A brief history of Arab Spring revolts, and where they are today

Published January 25th, 2016 - 03:11 GMT
On the anniversary of Egypt's revolution, here's a rundown of what happened in the rest of the region's revolutions, and how they ended up. (AFP/File)
On the anniversary of Egypt's revolution, here's a rundown of what happened in the rest of the region's revolutions, and how they ended up. (AFP/File)

As anyone with an Internet connection and an interest in the Middle East has likely taken note of, today marks the five year anniversary of the toppling of Egypt's former president, Hosni Mubarak, on January 25, 2011.

The embattled leader stepped down after 18 days of fierce protest across the country, concentrated in Cairo's Tahrir Square, on February 11. 

As has been discussed extensively, in the eyes of many activists there five years ago, Egypt today is far from what one could call a successful revolution. Still, as Egyptian activist and blogger Mahmoud Salem pointed out, changes like the ones those in 2011 hoped for do not come overnight.

 

 

I would like to take a moment to tell all of those people writing about their "dashed hopes and dreams" in articles and...

Posted by Mahmoud Salem on Monday, January 25, 2016

Salem's statement isn't necessarily exclusive to Egypt, either. After all, Tahrir Square came weeks after the popular toppling of another regime—former Tunisian president, Zine El Abidine Ben Ali. And it was followed by more regional states to form what we know now as the Arab Spring.

So where are those countries today? Here's a brief roundup: 

Tunisia: This North African country sparked it all when a 26-year-old fruit vendor named Mohamed Bouazizi lit himself alight in the streets on Dec. 17,2011. Ten days after his death on Jan. 4, 2011, protesters overthrew Ben Ali's government. Despite two new governmental bodies and elections since then, today, turmoil still plagues the country. Protests have raged all week across the country, as demonstrators decry rampant unemployment and lack of opportunity.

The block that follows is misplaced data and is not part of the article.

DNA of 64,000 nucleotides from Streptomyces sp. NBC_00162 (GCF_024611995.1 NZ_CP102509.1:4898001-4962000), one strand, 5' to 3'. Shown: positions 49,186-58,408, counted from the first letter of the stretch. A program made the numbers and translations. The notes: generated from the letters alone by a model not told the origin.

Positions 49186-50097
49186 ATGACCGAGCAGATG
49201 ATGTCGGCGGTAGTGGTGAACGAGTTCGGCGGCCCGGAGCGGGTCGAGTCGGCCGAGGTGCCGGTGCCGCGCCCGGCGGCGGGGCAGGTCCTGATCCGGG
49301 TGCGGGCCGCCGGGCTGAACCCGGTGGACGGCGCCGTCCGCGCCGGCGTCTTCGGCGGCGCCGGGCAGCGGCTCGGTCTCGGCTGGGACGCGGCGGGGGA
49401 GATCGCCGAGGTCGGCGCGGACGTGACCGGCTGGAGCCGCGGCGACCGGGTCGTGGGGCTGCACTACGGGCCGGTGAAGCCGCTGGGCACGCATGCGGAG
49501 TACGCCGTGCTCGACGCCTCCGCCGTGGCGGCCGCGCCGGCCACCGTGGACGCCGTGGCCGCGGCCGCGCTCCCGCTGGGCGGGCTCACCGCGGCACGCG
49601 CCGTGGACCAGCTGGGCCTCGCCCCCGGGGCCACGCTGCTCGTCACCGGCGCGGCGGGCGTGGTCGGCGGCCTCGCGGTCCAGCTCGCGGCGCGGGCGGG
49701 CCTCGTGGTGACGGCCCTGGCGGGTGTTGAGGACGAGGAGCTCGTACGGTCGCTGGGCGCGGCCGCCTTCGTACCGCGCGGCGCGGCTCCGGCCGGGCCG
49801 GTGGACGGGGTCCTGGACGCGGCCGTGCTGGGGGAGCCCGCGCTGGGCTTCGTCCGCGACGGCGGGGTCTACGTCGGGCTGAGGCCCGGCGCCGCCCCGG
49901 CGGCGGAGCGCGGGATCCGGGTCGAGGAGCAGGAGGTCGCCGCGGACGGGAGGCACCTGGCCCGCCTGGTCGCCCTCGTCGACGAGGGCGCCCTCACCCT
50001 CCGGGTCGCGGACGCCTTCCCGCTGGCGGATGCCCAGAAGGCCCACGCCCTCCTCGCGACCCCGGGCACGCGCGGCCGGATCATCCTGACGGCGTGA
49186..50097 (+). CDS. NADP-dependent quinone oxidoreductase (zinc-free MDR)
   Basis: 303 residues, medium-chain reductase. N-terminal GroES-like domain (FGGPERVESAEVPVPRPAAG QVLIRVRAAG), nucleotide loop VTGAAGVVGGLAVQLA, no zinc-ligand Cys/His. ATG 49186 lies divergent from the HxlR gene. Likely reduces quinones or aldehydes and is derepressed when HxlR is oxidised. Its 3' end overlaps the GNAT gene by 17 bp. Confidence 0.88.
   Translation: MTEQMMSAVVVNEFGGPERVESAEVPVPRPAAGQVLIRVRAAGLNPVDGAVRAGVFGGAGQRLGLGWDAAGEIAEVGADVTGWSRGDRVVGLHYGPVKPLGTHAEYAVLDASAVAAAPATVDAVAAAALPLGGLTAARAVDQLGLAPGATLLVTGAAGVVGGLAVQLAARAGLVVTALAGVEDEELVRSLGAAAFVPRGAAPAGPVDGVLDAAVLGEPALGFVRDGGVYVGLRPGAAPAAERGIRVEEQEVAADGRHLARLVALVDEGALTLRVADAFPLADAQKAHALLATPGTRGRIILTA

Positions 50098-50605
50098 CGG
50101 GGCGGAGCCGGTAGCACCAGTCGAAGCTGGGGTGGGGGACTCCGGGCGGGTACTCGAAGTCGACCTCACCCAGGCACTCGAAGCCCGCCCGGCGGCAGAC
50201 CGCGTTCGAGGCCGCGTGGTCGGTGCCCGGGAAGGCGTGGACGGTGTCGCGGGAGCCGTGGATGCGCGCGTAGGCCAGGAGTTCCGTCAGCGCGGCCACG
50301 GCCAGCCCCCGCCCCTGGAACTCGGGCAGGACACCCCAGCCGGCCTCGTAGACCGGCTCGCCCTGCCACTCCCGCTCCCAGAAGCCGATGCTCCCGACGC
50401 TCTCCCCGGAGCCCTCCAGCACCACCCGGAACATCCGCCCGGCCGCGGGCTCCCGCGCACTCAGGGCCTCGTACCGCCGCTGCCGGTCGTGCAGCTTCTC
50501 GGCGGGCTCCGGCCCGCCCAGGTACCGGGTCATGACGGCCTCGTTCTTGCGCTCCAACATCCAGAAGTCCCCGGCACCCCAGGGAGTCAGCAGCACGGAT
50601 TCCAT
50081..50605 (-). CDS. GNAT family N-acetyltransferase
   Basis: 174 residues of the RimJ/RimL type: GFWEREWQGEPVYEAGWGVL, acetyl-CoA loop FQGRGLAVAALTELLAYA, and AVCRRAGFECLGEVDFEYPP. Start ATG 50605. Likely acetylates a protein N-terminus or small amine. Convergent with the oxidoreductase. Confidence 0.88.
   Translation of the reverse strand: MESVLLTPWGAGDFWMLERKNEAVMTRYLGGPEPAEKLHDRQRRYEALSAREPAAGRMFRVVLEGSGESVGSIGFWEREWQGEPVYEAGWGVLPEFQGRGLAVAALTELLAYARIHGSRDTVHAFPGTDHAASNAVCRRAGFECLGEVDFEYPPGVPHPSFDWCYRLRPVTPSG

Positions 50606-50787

Egypt: By now you know how this uprising began—and ended—in 2011. Egyptians headed to the streets en mass again in 2013, eventually toppling their first democratically-elected president, Mohammed Morsi. Today's Egypt, under the leadership of military chief Abdel Fattah el-Sisi, still has a long way to go. Countless activists and journalists are detained, Morsi faces a possible death sentence and Egyptian forces have struggled to stem the growing threat of extremism from Daesh and other groups. 

Yemen: The impoverished Gulf country may not be known for it now, since Saudi's air campaign usually makes pretty big headlines there instead. But back in early 2011, Yemenis were itching for leadership change as they watched the ones in Tunisia and Egypt. Theirs began on Jan. 27, just a few days after Tahrir Square fired up. But it would take over a year to overthrow former Yemeni leader, Ali Abdullah Saleh. One month after the anniversary of the uprising, Saleh stepped down on February 27, 2012. Today, Yemen is in chaos, as Houthi militants clash with tribesmen and a flurry of Saudi airstrikes destroy the country's infrastructure. 

Libya: Protests against the leadership of former president, Muammar Gaddafi launched in Benghazi on February 15, 2011. Those demonstrations were met with a fierce response from Gaddafi's security forces and government-loyalists, soon ignited into a full-blown rebellion until the leader was captured and killed by rebel fighters while trying to escape from the city of Sirte. Libyans declared the country 'liberated,' but fighting flung it directly into a second civil war. Today, several governmental bodies and militias continue to vie for power against the internationally recognized but weak Council of Deputies government. 

Syria: It's no secret what's become of the war-torn country. But it too began as a revolution with the same ideals as those seen elsewhere in the region. Protests spread to the capital Damascus on March 15, 2011 after demonstrators in the southern city of Daraa became enraged by the arrests of several young boys who wrote anti-government graffiti there. When street marches demanding more freedom, release of political prisoners and poltiical reforms were met with live fire and crackdowns, a full-blown civil war soon took hold. Today, well, you know the story. 

 

 

 

 

 

 


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